In Her 2,000-year history, the Catholic Church has suffered untold persecutions, some bloody, others not; some public and declared, others veiled and insidious.Sadly, the persecution at times is instigated by dissidents within the bosom of the Church, attempting to harness the State’s coercive power to muscle into the Church their unorthodox reforms.
The American Society for the Defense of Tradition, Family, and Property suggests that this is the type of persecution at play with SB 1098 and calls on all Americans to reject and protest this legislative measure. If enacted, this bill would constitute an unconstitutional and iniquitous governmental intrusion in the internal administration and government of the Roman Catholic Church.
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SB 1098 Subverts the Church’s Hierarchical Form of Government
SB 1098 was introduced in the Connecticut General Assembly in early March 2009 and deals exclusively with the Roman Catholic Church.This bill repeals elements of present Connecticut law (Section 33-279) that respect the Church’s divinely instituted hierarchical form of government under its bishops and mandates structural changes empowering the laity at the expense of Church hierarchy.Thus, under the bill, “the general administrative and financial powers of the [parish] shall be exercised by [a] board of directors.” These directors are to be “elected from among the lay members of the congregation.” The diocesan bishop would sit on the board but would not have the right to vote.Further, the bill orders “the pastor of the congregation [to] report to the board of directors with respect to administrative and financial matters.”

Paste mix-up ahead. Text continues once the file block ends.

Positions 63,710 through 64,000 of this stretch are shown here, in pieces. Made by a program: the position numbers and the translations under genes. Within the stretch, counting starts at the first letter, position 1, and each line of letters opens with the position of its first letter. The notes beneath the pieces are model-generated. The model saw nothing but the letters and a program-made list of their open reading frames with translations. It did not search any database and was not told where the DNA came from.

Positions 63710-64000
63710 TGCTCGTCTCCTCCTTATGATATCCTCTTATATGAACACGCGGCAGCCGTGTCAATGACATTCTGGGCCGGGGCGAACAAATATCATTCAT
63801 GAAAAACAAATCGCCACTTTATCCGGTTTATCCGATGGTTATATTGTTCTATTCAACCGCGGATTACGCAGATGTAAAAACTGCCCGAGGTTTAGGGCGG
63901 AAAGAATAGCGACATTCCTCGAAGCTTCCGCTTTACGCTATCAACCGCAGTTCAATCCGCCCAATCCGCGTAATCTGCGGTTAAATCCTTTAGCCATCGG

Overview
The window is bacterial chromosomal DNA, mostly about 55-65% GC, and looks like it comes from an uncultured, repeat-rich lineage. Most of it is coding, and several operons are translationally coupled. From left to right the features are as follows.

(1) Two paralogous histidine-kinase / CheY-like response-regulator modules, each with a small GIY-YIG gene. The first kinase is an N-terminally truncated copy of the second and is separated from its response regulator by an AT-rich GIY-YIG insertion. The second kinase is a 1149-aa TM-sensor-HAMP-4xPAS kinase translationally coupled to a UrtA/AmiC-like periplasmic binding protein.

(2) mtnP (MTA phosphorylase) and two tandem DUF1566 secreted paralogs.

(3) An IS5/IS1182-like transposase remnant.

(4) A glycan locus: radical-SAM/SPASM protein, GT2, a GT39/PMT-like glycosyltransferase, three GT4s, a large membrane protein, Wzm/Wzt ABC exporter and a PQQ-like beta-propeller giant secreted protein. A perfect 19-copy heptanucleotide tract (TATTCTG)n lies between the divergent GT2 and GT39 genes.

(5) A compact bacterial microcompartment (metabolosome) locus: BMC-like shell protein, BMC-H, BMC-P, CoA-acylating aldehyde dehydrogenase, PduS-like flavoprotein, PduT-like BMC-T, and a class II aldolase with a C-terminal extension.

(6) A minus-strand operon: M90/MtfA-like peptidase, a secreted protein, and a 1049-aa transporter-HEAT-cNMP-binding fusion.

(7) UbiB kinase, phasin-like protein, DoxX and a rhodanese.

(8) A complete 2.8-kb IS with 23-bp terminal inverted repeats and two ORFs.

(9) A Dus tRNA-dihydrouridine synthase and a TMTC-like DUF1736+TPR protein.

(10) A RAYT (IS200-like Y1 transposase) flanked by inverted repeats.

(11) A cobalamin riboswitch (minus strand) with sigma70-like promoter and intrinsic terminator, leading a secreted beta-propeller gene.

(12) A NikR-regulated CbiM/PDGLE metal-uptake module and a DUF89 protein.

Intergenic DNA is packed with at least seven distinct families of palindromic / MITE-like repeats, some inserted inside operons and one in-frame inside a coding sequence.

The bill requires the Church to implement these structural changes in its form of government by January 1, 2010. These changes would affect each and every parish and corporation that the Catholic Church has established under this section of the Connecticut General Statutes.
Lastly, the bill empowers “any person” to report real or perceived misuses of parish funds to the State Attorney General who is instructed to “investigate such report and take such action as he deems necessary.”
A Religious Persecution
As Most Rev. William E. Lori, Bishop of Bridgeport, points out on the diocesan website:
This bill violates the First Amendment of the United States Constitution. It forces a radical reorganization of the legal, financial, and administrative structure of our parishes. This is contrary to the Apostolic nature of the Catholic Church because it disconnects parishes from their Pastors and their Bishop. Parishes would be run by boards from which Pastors and the Bishop would be effectively excluded. This bill, moreover, is a thinly-veiled attempt to silence the Catholic Church on the important issues of the day, such as same-sex marriage.1
SB 1098’s persecutory character is clear to many. For example, Senator Michael McLachlan writes on his blog: “The real purpose of this bill is payback to the bishops and pastors of the Roman Catholic Church in Connecticut for opposing gay marriage.”2
An Unholy Alliance
Since SB 1098 is a Raised Bill introduced by the Judiciary Committee itself, it is significant that both co-chairs of this Committee, Sen. Andrew J. McDonald (D) and Rep. Michael P. Lawlor (D) are supportive of same-sex “marriage” and the homosexual agenda.3It is also significant that the bill mandates structural changes in the government of the Roman Catholic Church desired by liberal dissident groups such as Association for the Rights of Catholics in the Church (ARCC) and Voice of the Faithful who both want to replace the Church’s divinely instituted hierarchical form of government with one that is more egalitarian and democratic. The authority of the Pope and bishops, and even that of the parish pastor, would be increasingly diminished, while the laity, for all practical purposes, would govern the Church.4